Monday, time to move on. We choose, reluctantly, to do an overnight passage to Catalina. We want to avoid dock/mooring fees and a night landfall at an unfamiliar anchorage. We enjoy an all to brief 6 knot sail with jib alone, but then the wind died and we try motor-sailing once more. The mainsail flogs way too much in light air. Alan swears he's going to have the main recut, again, due to its excessive draft and slightly excessive roach. We take it down and motor, the rolling is awful. Occasionally there a brief puffs to pull out the jib and stabilize the boat, but not much. In hindsight, I think deploying the spinnaker and moving in a stable fashion, then just changing sail and heaving to would be no less tiring than the rolling; it certainly would not have been as hard on the boat. Our friends on Loncia lost their entire electrical system for a time due to a wire that came loose in the rolling. Two miles from Catalina we wait for an hour for sunrise. A dozen dolphins circle around our boat trying to lead the way. Wanting a shower and a nap, I start cleaning out our shower (which is a fender, canvas, salty gear locker) and the boat so that all my chores are done.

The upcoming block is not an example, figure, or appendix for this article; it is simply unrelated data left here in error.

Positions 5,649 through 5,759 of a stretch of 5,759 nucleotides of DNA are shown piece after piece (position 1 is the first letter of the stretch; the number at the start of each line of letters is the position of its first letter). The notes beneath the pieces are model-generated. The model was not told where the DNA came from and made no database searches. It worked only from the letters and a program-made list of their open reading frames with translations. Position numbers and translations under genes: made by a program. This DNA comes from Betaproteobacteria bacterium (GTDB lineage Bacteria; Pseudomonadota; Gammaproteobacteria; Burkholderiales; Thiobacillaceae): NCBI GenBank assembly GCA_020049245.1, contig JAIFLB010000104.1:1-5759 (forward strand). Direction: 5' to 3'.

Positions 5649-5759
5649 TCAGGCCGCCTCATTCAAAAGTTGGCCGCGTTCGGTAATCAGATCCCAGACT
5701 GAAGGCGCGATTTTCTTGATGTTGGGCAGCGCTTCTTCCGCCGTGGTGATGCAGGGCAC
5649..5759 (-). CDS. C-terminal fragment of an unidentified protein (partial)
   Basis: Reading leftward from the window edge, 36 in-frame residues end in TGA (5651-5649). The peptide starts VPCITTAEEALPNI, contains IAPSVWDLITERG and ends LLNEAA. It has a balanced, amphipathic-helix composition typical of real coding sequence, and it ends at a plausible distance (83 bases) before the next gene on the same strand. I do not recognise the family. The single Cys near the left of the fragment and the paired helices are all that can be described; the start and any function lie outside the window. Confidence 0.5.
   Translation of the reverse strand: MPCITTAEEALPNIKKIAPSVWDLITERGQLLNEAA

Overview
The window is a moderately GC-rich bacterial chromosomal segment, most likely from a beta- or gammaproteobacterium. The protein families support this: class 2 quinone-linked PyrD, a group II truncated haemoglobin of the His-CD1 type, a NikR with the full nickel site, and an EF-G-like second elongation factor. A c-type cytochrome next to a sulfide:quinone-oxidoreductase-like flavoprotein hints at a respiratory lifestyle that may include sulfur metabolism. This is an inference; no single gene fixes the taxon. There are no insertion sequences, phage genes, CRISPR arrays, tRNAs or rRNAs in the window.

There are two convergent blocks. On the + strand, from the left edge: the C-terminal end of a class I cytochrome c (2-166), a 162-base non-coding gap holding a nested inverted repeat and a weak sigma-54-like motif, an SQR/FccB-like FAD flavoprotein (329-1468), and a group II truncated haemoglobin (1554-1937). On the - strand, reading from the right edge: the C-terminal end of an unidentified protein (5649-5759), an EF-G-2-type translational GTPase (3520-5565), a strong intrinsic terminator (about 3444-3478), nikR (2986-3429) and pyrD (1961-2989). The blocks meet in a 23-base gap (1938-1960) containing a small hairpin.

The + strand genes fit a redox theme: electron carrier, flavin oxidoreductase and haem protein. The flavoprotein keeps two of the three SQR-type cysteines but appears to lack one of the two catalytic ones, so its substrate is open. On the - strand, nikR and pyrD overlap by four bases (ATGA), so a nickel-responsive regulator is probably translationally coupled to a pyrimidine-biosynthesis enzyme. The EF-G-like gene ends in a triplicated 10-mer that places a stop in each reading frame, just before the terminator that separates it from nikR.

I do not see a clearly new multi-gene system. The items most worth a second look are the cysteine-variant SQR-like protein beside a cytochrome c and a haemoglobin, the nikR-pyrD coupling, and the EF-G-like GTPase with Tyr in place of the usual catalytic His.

Our initial destination, Emerald Bay, is full of mooring balls so we head south a couple of inlets and find an anchorage; in less than 30 minutes we have our stern and bow anchor set. This is a new technique for us. We first set our CQR anchor (with a mostly nylon rode) in the stern anchor location. We pay out a lot of line, as we set the big Delta anchor (with and all chain rode) as our bow anchor. Finally we pull in the extra line on the CQR and tie it off on a stern cleat. We do this without deploying our dinghy (which would add at least another half hour). When we decide to pull up, we slowly bring in the bow anchor chain first. Then we release the CQR rode from the stern and turn around so the CQR becomes a new bow anchor and we pull that in. So far no we have not had problems with this technique, although we have been blessed with pretty calm conditions for disembarking.